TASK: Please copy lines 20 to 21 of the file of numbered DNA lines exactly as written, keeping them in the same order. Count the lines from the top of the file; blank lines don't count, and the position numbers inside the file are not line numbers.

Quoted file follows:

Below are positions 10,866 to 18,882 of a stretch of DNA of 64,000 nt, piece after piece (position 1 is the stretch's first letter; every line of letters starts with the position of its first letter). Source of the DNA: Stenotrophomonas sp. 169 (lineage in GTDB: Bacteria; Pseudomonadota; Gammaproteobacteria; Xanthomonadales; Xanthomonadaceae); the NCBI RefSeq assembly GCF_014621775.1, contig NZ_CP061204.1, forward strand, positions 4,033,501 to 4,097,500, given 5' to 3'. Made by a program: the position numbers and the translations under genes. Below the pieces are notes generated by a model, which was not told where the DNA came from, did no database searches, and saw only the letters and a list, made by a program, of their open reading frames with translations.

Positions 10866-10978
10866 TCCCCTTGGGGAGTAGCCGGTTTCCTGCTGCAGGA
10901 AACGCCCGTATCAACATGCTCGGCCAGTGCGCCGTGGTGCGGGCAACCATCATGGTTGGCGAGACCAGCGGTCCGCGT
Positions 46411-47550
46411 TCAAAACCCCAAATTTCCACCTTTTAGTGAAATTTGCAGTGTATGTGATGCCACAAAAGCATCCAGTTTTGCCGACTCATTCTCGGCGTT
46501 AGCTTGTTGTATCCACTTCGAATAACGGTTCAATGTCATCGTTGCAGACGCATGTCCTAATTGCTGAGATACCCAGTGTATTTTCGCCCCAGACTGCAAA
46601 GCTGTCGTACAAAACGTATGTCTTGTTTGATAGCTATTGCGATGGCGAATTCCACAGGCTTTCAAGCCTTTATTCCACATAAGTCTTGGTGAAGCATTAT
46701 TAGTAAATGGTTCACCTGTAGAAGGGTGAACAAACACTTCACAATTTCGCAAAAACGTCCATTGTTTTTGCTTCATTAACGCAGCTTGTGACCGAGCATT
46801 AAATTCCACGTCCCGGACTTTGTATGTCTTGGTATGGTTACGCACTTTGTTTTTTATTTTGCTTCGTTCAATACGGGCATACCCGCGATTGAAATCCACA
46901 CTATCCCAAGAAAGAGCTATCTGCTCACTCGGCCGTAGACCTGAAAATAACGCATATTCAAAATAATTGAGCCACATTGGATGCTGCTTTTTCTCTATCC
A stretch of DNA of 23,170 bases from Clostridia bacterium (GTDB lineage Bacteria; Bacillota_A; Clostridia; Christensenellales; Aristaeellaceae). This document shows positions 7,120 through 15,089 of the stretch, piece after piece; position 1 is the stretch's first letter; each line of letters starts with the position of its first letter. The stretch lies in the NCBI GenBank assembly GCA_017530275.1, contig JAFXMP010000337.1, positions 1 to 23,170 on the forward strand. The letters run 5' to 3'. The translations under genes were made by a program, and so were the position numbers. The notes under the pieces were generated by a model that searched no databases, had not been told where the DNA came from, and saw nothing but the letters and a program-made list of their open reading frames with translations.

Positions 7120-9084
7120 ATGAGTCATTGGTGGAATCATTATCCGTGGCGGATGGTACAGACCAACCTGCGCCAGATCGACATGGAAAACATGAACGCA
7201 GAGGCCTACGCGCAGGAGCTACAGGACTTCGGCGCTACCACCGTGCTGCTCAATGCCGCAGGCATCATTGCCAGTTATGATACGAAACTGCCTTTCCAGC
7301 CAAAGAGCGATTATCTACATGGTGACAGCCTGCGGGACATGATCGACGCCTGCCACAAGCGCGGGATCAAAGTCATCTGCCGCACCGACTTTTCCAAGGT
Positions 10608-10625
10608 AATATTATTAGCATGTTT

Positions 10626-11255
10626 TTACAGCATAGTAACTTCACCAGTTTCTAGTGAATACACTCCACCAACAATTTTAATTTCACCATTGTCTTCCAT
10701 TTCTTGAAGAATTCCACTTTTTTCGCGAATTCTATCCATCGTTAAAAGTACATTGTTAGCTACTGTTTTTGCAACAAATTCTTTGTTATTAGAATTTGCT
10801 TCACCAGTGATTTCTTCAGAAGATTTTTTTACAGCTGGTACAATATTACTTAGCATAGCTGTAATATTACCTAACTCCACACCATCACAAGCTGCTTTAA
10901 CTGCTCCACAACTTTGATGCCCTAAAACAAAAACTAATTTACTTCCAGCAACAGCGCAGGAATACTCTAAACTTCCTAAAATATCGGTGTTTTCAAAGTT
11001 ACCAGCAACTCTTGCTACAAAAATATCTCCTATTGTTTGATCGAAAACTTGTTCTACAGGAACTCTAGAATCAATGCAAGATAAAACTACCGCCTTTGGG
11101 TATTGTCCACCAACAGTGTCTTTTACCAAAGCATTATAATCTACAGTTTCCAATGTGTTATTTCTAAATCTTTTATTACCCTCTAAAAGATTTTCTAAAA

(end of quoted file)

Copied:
10626 TTACAGCATAGTAACTTCACCAGTTTCTAGTGAATACACTCCACCAACAATTTTAATTTCACCATTGTCTTCCAT
10701 TTCTTGAAGAATTCCACTTTTTTCGCGAATTCTATCCATCGTTAAAAGTACATTGTTAGCTACTGTTTTTGCAACAAATTCTTTGTTATTAGAATTTGCT